My three favourite photographs of 2017.
Here I’m finally beginning to distil from my work my own sense of style; my choice of these three images brings together for me what I feel represents what I now strive to achieve with my photography. Robert Adams (Beauty in Photography) writes of great landscape photography bringing together geography, autobiography, and metaphor to reinvigorate a sense of life, of what matters in the world. While a very great deal has happened in photography, and the wider world, since the book originated in the mid-70s, photography remains for me the best and most direct expression of my own cultural, creative engagement with the world around me.
What I choose to frame, and how I articulate what a frame contains, is a very personal distillation of myself, my own experiences, and my own values, hence an autobiography of sorts. My decision, in my best work, to choose to work with film, and to represent a natural landscape either bereft of human elements or containing human elements that are deliberately old, decaying, puzzling, or unfamiliar, is part geography and part metaphor: an eagerness to use photographic images to represent the natural environment in ways that allow it to seem to speak back, to represent itself and its own cultural power, to allow objects and spaces to transcend time in order to testify to a very validation of culture, especially in a broader context where the arts matter more and more in the face of a wider unwillingness – in certain quarters (…) – to recognize the value of thought and thoughtfulness about nature, culture, and the arts, for its own sake.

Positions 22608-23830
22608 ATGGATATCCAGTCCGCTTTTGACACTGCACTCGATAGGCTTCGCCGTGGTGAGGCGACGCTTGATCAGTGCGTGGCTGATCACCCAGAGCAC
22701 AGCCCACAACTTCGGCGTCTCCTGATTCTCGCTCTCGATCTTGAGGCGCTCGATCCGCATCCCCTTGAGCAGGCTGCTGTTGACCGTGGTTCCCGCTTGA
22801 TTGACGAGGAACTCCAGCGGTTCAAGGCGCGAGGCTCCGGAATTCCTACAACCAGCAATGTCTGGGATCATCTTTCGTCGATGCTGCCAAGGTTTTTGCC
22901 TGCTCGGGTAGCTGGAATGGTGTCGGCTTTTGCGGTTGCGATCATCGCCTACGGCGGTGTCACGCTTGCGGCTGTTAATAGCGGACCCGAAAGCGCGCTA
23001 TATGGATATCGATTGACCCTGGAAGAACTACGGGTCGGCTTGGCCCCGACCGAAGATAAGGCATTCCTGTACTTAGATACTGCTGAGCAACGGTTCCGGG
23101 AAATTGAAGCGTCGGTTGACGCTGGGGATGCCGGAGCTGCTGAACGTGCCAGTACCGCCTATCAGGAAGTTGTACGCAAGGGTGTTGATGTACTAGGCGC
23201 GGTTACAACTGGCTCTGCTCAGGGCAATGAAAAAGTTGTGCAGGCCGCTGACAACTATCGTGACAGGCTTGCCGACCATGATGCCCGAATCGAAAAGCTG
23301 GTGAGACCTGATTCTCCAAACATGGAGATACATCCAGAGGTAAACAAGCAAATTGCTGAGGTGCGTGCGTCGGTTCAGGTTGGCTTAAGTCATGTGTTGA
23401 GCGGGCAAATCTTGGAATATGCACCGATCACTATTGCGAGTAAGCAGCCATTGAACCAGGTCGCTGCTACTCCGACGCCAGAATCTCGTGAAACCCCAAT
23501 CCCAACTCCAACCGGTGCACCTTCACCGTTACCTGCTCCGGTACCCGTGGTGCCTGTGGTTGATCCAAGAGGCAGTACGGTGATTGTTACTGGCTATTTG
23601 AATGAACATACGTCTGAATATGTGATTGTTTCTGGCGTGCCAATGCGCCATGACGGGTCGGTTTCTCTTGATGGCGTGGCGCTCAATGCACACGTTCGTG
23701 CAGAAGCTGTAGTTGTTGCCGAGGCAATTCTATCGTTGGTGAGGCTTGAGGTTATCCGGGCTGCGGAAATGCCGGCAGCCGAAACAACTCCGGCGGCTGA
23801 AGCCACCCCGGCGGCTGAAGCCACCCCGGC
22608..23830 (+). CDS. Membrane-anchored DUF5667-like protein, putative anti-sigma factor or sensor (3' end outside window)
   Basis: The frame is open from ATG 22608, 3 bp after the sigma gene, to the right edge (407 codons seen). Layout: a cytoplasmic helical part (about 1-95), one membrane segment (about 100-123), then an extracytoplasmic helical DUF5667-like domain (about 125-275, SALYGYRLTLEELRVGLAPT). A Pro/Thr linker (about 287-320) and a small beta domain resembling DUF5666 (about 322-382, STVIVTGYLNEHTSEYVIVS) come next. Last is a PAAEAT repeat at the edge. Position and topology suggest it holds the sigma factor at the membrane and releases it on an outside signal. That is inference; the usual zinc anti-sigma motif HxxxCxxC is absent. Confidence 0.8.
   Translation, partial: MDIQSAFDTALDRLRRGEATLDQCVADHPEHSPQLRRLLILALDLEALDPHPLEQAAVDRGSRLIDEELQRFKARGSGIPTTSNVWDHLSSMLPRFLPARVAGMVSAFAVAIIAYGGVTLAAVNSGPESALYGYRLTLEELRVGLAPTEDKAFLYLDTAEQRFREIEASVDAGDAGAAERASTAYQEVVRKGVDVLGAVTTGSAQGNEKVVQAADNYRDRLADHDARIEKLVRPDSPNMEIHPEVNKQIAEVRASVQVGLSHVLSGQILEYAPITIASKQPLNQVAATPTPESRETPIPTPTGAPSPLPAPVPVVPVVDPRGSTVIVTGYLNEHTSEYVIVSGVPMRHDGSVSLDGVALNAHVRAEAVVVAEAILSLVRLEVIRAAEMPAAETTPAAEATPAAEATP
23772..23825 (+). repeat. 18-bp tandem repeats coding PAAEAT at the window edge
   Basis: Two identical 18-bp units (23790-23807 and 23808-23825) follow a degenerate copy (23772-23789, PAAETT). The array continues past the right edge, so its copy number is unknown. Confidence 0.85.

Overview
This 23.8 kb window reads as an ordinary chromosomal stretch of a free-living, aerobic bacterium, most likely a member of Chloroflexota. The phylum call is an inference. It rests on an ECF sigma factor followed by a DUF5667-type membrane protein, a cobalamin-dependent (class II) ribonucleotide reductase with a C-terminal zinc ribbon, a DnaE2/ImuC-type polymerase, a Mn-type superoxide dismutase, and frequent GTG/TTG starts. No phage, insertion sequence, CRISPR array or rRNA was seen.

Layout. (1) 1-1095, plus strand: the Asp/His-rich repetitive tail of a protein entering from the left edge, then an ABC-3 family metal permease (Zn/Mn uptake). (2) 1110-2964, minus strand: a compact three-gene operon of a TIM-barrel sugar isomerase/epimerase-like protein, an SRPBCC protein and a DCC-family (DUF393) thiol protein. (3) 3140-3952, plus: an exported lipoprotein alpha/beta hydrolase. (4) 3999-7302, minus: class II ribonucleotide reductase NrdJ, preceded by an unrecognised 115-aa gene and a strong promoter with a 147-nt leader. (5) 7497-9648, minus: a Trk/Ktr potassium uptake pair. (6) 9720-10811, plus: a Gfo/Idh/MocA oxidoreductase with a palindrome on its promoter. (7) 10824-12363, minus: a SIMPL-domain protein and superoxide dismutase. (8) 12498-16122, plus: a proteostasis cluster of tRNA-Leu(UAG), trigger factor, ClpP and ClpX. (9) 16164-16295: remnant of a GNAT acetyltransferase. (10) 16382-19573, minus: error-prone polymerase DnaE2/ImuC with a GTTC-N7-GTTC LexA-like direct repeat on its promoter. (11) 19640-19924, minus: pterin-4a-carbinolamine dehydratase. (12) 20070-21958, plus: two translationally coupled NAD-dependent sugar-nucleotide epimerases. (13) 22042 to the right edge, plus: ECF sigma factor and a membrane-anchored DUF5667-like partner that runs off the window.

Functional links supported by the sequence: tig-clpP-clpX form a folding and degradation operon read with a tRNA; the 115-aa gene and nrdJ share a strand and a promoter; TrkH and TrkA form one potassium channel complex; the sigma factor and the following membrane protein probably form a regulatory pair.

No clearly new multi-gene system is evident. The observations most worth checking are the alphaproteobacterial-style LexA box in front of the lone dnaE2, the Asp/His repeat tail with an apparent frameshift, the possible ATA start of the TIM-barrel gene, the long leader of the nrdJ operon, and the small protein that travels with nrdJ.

It is no real surprise that all three of these images were shot on 5×4 Velvia 50 slide film – I’ve now become comfortable with the technical challenges of shooting slide film, and have now understood the creative opportunities it affords. What I’d like to explore further in future is how best to achieve what I would consider similarly impressive results with black and white film. In some ways this ought to be easier, given the way in which absence of colour allows for a greater sense of distillation, but the challenges of the diverse opportunities offered by film choice, exposure and processing decisions – especially now I’ve started to home-process all my sheet film – are aspects I’m really only beginning to explore.
Image 1. Hermaion: Lyre Tree (Glen Nevis)
Filmic colour creates the beauty, as well as an atemporal or otherwordly quality in the natural enhancement of the colour contrasts. Composition and framing emphasize the metaphorical quality of the shaping of the birch tree, recalling the curving shape of an ancient musical instrument. The result is an uncanny feeling of nature having organically created something fundamentally artistic, indeed musical – almost an uncanny found object, an hermaion of sorts (from the ancient Greek: a gift from Hermes, an unexpected piece of luck, a godsend). A great coming-together of filmic colour and an excellent compositional opportunity.
Image 2. Haunted by Larches (Hospital Lochan, Glencoe)
Filmic colour here again creates the beauty, and the composition and framing – including the decision to invert and crop the slide – emphasize the uncanny haunting feel of the trees. As before, filmic quality and compositional decisions work together to generate a sense of the uncanny.
Image 3. Shack, Sea, Sky (Porth Ysgaden, North Wales)
The colour film brings out a subtle beauty to the balance between the blues and greens, and the composition and framing mirror the oddity of the structure, emphasizing a sense of timelessness, incongruity, and strangeness.